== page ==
Saturday, December 31, 2011

Happy New Year

From all of us at Inkspot, have a safe, peaceful, and prosperous new year!

Wednesday, December 28, 2011

Feel the Fear...and run the other way

by Shannon Baker

“You won’t believe what just happened.” The Man With Endless Tolerance (MWET) with whom I live, said over the phone. “A guy tried to land without putting down his landing gear. The whole runway is shut down.”

Despite sitting at my desk fifteen miles away, my heart rate spiked into the red zone. MWET is a general aviation pilot. He has a sweet Cessna 182 that he loves a lot and makes travel easy and fun. Well, fun for him, anyway. I read and sleep and hope for smooth tailwinds. I’ve never panicked when flying in turbulent skies. Hardly ever, anyway. And I’ve only tossed my cookies once…so far.

I usually study the landscape during landings, wondering who lives near the airports or have my nose stuck so far in a book I’m oblivious to the ground rushing up to meet us. Occasionally, I’ve tried to accustom myself to the fine art of landing. Every time I pay attention I break out in a cold sweat. There is an acronym MWET recites so he remembers every step. GUMPPFI or is it GUMPPFY? Gas, Undercarriage (that’s the landing gear part), Power, Pitch, Mixture, Flaps---and what else? WHAT ELSE!? That memory laps is the stuff of nightmares.

I know what Eleanor Roosevelt said, “Do one thing everyday that scares you.” Why in dog’s name would I want to do that? I hate to be scared. I don’t face my fear like a conquering warrior. I deny it, sneak up on it and try to do an end run around it. I whistle past the graveyard to keep from disturbing the spooks instead of going all Buffy on their ass.

What I lack in courage I make up for in denial. I never watch the needle insertion when giving blood; I take myself to a happy place full of bluebirds, talking deer, and thumping rabbits. I’m one of those people who stub their toe and limp around saying, “Didn’t hurt, didn’t hurt, didn’t hurt,” for two days before admitting it’s broken. I’m so good at this my daughter once bought me a t-shirt that said, “Denial. It works for me.”

That’s how I deal with writing novels. If I thought too much about the writing business I’d be a whimpering, quivering mass in a corner, too afraid to write an email, let alone a whole novel.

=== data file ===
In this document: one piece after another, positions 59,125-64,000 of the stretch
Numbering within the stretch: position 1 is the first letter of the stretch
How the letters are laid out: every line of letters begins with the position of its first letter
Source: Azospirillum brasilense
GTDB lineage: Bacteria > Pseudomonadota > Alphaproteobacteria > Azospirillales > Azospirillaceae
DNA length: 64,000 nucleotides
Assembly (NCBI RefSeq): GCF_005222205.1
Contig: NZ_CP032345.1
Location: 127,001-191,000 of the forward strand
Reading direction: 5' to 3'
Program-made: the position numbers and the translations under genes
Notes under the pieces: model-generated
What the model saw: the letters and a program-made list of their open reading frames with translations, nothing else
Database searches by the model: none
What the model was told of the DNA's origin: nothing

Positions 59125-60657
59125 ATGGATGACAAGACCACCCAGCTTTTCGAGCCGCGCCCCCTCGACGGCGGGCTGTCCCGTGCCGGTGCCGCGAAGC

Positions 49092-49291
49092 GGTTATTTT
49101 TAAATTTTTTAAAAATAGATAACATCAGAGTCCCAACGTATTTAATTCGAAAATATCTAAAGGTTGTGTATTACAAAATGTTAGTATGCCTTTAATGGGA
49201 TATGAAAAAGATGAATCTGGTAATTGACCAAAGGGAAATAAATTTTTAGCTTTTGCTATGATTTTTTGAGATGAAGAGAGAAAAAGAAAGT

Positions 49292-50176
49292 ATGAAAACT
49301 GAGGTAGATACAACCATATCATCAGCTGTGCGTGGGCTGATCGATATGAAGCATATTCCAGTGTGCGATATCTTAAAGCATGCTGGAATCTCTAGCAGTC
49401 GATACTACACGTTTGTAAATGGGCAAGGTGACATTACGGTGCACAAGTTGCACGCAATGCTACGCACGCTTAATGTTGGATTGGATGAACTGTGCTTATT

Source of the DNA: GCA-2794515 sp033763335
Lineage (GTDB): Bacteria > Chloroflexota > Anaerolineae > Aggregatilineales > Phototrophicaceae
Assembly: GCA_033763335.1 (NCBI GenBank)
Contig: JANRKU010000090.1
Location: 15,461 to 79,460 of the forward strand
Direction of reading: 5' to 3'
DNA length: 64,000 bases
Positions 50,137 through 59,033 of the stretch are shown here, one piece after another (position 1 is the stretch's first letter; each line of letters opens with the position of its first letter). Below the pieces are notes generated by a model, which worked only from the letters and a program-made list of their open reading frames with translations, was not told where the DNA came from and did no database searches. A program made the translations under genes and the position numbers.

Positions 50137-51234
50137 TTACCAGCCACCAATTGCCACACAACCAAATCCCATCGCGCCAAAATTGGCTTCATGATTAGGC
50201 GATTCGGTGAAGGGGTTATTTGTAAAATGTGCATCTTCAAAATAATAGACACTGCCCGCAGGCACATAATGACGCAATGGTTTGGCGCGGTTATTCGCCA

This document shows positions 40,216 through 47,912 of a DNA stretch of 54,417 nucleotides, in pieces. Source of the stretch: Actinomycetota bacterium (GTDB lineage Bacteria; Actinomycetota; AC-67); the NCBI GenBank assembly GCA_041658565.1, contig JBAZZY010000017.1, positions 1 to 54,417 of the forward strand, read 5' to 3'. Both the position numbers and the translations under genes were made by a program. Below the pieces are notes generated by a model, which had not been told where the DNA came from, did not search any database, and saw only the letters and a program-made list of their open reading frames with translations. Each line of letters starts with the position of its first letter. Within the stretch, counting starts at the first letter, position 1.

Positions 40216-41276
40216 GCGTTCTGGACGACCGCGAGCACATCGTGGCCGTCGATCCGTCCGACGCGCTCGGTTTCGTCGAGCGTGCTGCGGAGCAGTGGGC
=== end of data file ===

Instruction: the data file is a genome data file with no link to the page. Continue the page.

So I write a really nasty first draft. That’s not a big deal because no one but me will see it. Then I’ll edit it a few times and polish it up and that’s okay because only my critique group will see it and they’ll save me from embarrassing myself. Then I start whistling and sending it out to professionals and go about my daily business doing my best to forget it’s out there. Denial, bluebirds, whistling through rejections, sales and publishing. Who needs courage for that?

If I hadn’t played Mind F*&%k with myself all along, I’d have had to face (and probably succumbed to) paralyzing fear. I’d never have become a mother and yet, my daughters are pretty terrific. I’d never have learned to scuba dive, which I love. I wouldn’t have moved from Nebraska to Colorado and then on to Arizona and experienced my life expanding all around me. And I certainly would never have written a book, let alone a couple of them.

I guess I’ll take some landing lessons soon. Not because I will finally “grow a pair.” The truth is if I ever really need to use those lessons, it will be because I’m the only one who can land the plane and the fear of splattering all over the landscape trumps fear of forgetting to put down the landing gear. What does that I or Y stand for anyway?

What about you? Does writing, plotting, or the book business make you tremble in your shoes?

Tuesday, December 27, 2011

Transport Me... Please!

My friend Kate Flora wrote recently for our Maine Crime Writers Blog about the joys of well-written fiction. She described reading stacks of books as a child, and said: "What fascinated me then, and continues to fascinate me now, is how a writer can tell a story so well, and create such a compelling world, that I get completely lost there and have a hard time coming back to reality. It was a magical experience then, and it’s one that I still want. I want writers to capture me, carry me off, and hold me hostage until I reach the words: The End."